©2013 Edward C. Lunnon
Monday 3 June 2013: 6 years 9 months on …
Justice Malala, TV Presenter and Newspaper Correspondent writes in The Times today, “Our current leaders seem incapable of resolving our challenges. These are tough worrying times…”
In the same newspaper, I read the headlines
- · Children Betrayed
- · Far too few social workers to save our abused kids
- · Welfare services are in a bad way
- · Overloaded but underpaid
- · It’s sink or swim time
- · Proper governance is the only way to save us
- · Education is priority
- · SA’s firewall up in flames
- · There is no excuse
There IS NO EXCUSE!
Yes, this is but the tip of the iceberg and the headlines above apply to all our non-governmental organisations. The very associations set up and designed to provide assistance to the ill, the elderly, the children and the needy are themselves in need – often because government is remiss in providing these organisations with the financial assistance that they are budgeted and expected to do!
So the organisations turn for help to the business community (who themselves are battling to post profits) and to the ordinary man in the street (who is also battling the ravages of the current poor economic climate!)
As Justice wrote this morning, “We are going nowhere slowly.”
So it was that this weekend, the St Francis Hospice of Port Elizabeth staged its annual Last Night of the Proms at the Feather Market Centre – a fund raiser of note … literally and figuratively! … and in memory of a great Port Elizabeth benefactor, Philipp Rowland Gutsche.
This year it featured the Eastern Cape Philharmonic Orchestra conducted by Richard Cock, soloists the well-known Von Memerty Family and Musa Ngqungwana, various massed choirs from local schools and the community, the Algoa Caledonian Pipe Band and the McWilliam’s Academy of Dance.
Despite a number of other shows on in Port Elizabeth at the same time, the two shows on 1 and 2 June 2013 were a sell-out – a glowing testament to the people of Port Elizabeth for their magnificent support.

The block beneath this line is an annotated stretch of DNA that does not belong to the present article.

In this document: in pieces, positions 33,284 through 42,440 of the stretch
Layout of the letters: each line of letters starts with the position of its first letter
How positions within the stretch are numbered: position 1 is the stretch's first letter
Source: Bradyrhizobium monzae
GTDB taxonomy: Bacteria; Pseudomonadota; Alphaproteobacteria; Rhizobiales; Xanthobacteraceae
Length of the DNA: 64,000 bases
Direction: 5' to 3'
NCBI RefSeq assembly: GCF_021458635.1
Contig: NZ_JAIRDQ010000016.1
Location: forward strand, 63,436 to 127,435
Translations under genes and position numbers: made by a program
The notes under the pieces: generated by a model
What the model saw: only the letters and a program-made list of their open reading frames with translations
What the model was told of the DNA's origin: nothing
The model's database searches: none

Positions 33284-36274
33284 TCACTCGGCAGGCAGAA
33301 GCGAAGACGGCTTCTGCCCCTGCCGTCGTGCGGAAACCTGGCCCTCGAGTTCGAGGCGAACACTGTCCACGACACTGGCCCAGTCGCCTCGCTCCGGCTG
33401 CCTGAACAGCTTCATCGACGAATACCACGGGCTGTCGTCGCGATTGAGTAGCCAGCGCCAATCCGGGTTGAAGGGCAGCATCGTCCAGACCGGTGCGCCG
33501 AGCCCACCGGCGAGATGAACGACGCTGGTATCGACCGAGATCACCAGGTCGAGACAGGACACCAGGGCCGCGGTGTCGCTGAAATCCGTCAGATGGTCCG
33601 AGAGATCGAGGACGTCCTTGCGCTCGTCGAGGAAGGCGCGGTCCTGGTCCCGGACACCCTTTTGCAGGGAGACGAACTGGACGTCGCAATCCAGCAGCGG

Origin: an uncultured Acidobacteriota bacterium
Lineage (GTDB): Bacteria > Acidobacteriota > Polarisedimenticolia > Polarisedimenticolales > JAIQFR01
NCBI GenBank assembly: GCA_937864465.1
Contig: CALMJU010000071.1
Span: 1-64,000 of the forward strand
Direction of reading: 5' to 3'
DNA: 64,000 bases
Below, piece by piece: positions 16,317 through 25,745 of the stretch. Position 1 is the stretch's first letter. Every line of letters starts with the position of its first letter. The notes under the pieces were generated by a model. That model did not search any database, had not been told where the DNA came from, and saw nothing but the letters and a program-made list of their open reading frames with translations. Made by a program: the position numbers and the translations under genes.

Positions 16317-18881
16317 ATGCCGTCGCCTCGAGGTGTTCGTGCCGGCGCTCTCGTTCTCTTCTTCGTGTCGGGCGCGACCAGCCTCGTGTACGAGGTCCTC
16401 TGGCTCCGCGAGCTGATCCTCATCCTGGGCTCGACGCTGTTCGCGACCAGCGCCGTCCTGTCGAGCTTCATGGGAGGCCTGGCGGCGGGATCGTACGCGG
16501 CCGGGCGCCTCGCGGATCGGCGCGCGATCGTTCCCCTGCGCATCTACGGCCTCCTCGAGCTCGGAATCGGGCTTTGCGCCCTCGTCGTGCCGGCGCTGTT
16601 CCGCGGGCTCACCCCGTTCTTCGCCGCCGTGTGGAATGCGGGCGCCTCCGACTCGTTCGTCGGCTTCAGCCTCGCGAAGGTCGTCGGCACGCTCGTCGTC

I proposed that we do a sort of retiring offering at the end of the show – asking the audience to empty their pockets for a good cause. It is a good cause – I (and the family) benefit so much from the weekly visits and support that I get from Sisters Gill, Janice and from Isaac and Jenny.
So how does one say thank you to people and an organisation like this?
I tried to do that in the two minutes that I was allowed (see previous blog: THANK YOU) and I hope that I got my message across.
But, if I didn’t, then I saw this on Facebook: Where words fail, music speaks. It surely did this weekend at The Proms! (and in the movie Les Misérables that I watched last night.)
Maybe, the flip side of government’s inability to govern allows us the opportunity to still see and enjoy fundraiser shows such as Last Night of the Proms!
Watch this space next year for another show … and book early.
Thank you again for your support!
(And in the same newspaper I read that that the Communications Minister spent R700 000 on a visit to a prize-giving in Mexico, an unauthorised shopping detour to New York, R35 000 for 2 nights at the Ritz, R10 000 for luxury car hire for 2 days, unaccounted amounts on another trip to the Face of Africa function in Nigeria, twenty other overseas trips, a R6 million management fee paid to her “spouse/boyfriend” …)
How many sick people or abused kids could be cared for out of that?
When will the people communicate with the Minister and with our government? Hopefully at the next election … or is that wishful thinking?